September is National Food Safety Education Month
guest post by Abby Snyder, The Ohio State University
Gastroenteritis, a stomach illness characterized by nausea, cramps, vomiting, and diarrhea, results from eating food contaminated with microbial pathogens. Keeping these pathogens out of food requires the involvement of people throughout the food industry. Farmers and growers prevent the introduction of pathogens into the food supply through the use of Good Agricultural Practices (GAPs). Food manufacturers process foods using techniques like pasteurization to kill contaminants. And consumers must handle and prepare foods in a way that doesn’t lead to contamination, pathogen growth, or pathogen survival. The folks at foodsafety.gov generally categorize these behaviors into four categories: cook, chill, separate, and clean.
Every September since 1994, science educators recognize Food Safety Month as an opportunity to provide training and instruction on the causes of foodborne illness and appropriate mitigation strategies. This is a unique opportunity for teachers in the area of biological sciences, agricultural education, and health sciences to collaborate and introduce new content. For biological science educators, food safety issues deal with growth and pathogenesis of microorganisms. Allergens, in contrast, are a teaching example in immunology. For agricultural educators, food safety underpins a large regulatory framework for employees and entrepreneurs in the agriculture and food sector. Outbreaks of foodborne illness impact everything from consumer perception to brand value, liability, and insurance. For health science educators, food safety represents a major tenant of public health. Current estimates indicate that 1 in 6 people in the U.S. contract a foodborne illness each year, leading to 128,000 hospitalizations and 3,000 deaths.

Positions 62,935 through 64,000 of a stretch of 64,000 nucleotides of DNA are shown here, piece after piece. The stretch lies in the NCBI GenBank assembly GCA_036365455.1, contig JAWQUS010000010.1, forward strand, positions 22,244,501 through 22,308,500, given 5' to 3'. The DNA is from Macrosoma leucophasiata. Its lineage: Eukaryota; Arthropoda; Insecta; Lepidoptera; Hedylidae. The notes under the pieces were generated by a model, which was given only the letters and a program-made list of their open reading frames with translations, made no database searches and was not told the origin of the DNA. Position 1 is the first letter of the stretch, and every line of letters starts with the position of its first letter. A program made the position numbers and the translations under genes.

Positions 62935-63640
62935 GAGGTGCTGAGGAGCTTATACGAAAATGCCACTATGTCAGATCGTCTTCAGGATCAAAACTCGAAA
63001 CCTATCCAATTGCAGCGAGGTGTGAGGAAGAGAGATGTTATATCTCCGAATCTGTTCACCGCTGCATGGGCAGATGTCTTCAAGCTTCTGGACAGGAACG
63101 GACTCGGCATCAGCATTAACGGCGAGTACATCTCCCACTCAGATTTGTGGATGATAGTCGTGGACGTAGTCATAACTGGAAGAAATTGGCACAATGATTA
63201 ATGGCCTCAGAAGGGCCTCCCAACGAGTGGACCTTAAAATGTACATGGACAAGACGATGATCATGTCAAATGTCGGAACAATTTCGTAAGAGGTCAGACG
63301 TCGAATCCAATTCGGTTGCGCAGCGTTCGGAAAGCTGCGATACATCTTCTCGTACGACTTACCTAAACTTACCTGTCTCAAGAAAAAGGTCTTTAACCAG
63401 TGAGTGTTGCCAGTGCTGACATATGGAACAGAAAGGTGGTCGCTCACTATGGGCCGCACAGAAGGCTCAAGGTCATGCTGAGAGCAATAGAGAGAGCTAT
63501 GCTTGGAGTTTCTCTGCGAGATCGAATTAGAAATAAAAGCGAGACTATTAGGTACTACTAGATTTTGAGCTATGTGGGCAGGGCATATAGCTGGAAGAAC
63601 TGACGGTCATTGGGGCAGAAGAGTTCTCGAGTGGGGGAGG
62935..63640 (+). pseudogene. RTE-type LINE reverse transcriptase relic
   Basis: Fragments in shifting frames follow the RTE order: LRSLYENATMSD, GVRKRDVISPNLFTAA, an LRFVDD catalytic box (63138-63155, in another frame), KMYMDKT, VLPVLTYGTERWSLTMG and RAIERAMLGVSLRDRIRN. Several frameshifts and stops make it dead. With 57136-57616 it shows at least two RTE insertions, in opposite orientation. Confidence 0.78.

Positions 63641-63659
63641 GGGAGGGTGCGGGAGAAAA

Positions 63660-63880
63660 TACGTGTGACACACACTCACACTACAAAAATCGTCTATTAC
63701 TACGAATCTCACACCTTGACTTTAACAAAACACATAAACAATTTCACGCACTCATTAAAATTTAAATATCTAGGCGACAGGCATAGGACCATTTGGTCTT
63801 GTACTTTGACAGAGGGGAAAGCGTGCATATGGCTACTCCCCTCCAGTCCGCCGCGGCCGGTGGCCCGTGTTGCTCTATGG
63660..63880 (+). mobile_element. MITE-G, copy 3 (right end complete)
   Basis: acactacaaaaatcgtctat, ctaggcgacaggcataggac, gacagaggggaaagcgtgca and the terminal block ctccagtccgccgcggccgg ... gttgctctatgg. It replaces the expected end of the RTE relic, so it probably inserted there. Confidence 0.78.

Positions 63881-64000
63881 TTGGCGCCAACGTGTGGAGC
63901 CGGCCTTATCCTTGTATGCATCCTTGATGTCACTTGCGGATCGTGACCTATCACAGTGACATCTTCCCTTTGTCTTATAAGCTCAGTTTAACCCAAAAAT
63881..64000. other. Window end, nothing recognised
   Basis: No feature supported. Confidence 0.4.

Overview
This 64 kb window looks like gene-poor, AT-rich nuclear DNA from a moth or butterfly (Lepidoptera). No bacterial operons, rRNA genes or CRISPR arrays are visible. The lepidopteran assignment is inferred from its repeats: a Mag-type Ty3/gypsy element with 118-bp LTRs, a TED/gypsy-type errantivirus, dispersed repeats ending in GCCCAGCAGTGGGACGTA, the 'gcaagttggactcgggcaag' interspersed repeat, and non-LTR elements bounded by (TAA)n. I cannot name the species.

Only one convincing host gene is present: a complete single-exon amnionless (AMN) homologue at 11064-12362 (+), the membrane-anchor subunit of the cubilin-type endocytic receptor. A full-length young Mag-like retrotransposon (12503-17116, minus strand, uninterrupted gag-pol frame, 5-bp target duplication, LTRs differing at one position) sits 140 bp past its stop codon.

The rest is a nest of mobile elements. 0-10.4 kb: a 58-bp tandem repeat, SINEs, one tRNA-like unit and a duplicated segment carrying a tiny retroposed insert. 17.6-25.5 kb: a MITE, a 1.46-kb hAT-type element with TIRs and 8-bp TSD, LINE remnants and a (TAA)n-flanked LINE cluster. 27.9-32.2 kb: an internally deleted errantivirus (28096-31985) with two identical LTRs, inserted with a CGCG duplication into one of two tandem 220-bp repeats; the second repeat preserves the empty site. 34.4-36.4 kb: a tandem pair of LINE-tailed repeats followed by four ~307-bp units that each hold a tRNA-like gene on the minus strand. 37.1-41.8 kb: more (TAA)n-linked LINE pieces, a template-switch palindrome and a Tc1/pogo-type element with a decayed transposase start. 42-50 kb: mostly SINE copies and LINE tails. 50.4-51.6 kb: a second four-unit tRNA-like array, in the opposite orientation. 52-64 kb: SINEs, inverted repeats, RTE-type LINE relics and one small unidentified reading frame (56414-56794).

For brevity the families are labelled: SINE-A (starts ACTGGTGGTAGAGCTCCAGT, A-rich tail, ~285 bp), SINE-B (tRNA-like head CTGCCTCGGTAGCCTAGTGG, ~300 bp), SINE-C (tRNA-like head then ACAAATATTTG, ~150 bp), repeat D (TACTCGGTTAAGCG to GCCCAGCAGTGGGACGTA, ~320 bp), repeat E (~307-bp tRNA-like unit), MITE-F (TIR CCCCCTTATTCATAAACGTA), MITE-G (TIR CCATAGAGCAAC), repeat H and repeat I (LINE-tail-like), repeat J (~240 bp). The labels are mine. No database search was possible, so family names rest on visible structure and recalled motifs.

Where can content around these issues be found for integration into the classroom? Real world examples and anecdotes, like those described above, are readily integrated. Education focused programs like GrowNextGen and the Partnership for Food Safety Education publish materials and lessons. For more information or to discuss in-person visits, reach out to your county extension educator.